In our Open Voices blog we share insight from leaders in our communities who are advancing what it means to have sacred, open green spaces in our cities. This month we examine the need for equal access to healthy urban spaces.
A decade ago New Orleans faced dramatic floods and destruction following Hurricane Katrina. This landmark of a city, famed for its culture and vibrancy, faced institutional and structural obstacles across all scales. Civic participation bloomed in response to the need for everyone to pull together.
Researchers and news outlets have poured over every development and rebuilding decision since 2005. As we approach the 10 year mark on August 29th, a tone of cautious celebration is emerging. The Atlantic asks if New Orleans will be America’s ‘Next Great Innovation Hub’ and Forbes is nothing but positive over the prospects of new tech startups, hotels, and local innovation. But just yesterday the Public Policy Research Lab at Louisiana State University revealed what other studies have also speculated. A racial divide between the quality of schools, life and the local economy persists in ways more similar to pre-2005 than we would hope. This is in part due to the grim fact that African Americans were far more likely to have lived in a flooded part of the city and these places have taken much longer to recover. For those who returned to their neighborhood, or never left, their perception of recovery is not as bright as Forbes.
A research article released last summer reviewed one interesting angle of recovery. Yuki Kato and colleagues1 describe how urban political gardening took hold in the neighborhoods hardest hit by the flooding. Urban political gardening is not a strict, organized action per se but ways in which various gardening projects exhibit different levels and scopes of political engagement. As we close this month’s blog on Environment Equality, we examine how urban gardens represent, challenge, and are shaped by local issues. In the case of New Orleans, urban gardens can provide sustenance to the minds and bodies of those most in need, but reveal much in the process.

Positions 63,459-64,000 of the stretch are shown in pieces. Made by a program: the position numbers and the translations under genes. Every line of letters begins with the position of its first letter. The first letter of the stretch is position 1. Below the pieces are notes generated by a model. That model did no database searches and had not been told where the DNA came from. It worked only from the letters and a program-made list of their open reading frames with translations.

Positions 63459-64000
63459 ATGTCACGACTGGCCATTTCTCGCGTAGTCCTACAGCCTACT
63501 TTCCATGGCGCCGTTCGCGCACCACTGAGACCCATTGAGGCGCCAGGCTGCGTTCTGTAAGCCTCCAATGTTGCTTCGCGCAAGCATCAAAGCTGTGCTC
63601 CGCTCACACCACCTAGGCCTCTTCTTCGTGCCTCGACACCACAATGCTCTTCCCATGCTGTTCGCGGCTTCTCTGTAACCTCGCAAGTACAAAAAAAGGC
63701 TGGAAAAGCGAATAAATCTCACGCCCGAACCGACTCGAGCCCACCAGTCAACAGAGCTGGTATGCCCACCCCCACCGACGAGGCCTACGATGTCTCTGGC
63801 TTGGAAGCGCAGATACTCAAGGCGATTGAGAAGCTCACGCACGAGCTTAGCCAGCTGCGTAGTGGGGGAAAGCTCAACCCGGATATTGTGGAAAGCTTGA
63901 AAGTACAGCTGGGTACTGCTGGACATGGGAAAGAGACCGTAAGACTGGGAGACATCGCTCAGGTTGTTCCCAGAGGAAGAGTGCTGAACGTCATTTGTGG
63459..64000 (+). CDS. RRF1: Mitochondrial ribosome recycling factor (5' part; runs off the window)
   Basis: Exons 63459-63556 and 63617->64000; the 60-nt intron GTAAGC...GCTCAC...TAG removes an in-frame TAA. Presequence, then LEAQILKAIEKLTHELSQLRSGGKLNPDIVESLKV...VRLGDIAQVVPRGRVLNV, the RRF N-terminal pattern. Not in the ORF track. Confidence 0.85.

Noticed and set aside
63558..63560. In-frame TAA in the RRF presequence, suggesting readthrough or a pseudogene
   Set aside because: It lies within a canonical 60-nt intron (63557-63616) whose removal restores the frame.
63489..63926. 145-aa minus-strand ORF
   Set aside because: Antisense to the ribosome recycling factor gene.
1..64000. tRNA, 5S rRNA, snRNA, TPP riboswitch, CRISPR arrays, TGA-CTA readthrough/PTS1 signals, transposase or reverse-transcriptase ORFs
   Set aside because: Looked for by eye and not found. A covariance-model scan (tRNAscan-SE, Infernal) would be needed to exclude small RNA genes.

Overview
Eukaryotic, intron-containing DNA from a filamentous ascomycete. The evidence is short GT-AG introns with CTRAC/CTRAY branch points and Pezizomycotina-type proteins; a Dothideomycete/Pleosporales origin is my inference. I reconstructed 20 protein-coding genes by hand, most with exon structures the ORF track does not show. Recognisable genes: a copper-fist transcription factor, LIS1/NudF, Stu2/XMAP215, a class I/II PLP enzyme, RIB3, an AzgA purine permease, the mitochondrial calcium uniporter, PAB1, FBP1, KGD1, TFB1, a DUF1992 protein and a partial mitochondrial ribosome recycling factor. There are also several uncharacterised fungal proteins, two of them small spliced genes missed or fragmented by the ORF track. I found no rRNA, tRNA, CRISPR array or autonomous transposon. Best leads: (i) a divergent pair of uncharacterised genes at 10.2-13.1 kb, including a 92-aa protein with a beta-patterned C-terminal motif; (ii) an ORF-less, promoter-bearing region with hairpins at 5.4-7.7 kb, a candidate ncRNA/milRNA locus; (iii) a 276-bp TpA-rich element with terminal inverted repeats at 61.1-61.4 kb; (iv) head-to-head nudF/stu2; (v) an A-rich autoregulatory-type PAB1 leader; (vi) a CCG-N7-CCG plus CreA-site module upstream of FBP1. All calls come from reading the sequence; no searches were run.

Community gardens in the U.S. have been established in times of major crises and social disruption 2. War, natural disaster, and personal trauma have inspired many Americans to search for hope in the garden. Keith Tidball, a Nature Sacred research partner, has contributed extensive research on ‘Greening in the Red Zone’. An ongoing project in a post-Hurricane Sandy community garden space provides an interesting comparison to post- Katrina New Orleans.
Community garden spaces can be critical in reiterating community identity. Each provides a space for neighbors to see each other face to face and contribute in ways free from financial constraints. In New Orleans, the scope and durability of community gardens is diverse. Between 2009 and 2012, Yuki Kato’s team interviewed and visited several community garden spaces. Rather than witnessing how a garden space transformed a community, their research revealed how such green spaces suddenly reveal the social conditions of a neighborhood. In every instance there was an apparent lack of healthy food options, grocery stores, public space and cross-cultural communication.
For example, Hollygrove Market and Farm was established only a few months before Hurricane Katrina. Hollygrove is a predominately African American working-class community that experienced flooding up to six feet. The Market and Farm persisted and now maintains an on-site community garden and growing site providing produce for the daily food market. Despite the success of the market, HMF has struggled with engaging local residents in its ongoing needs. Local residents do not populate the market as much as more affluent neighbors but residents do constitute the majority of garden volunteers. Volunteers thought other neighbors’ lack of interest in gardening could be attributed to tastes, time, access or having a garden in their backyard. The volunteers expressed a range of motivations from personal healing to a solution to a failing food system:
“And I said, my! it was just amazing. Like I said, I never did something of that nature, and its just awesome”.
“So this is a way that we can combat all of that. Maybe that’s how you want to play. Guess what, I don’t need you. I can grow what I want”.
For New Orleans, many green spaces are new and growing. Unlike New York City, where post-Sandy community gardens have rebounded and revealed strong community ties and resources, New Orleans green spaces were not as dense and tangled in the social fabric 3. New Orleans may be a clear example of how green spaces represent and reflect the hard truth of community needs. Green spaces (whether community gardens, parks, or tree lined streets) provide places of healing and respite but also create a visual reminder of the ongoing needs and desires of a community.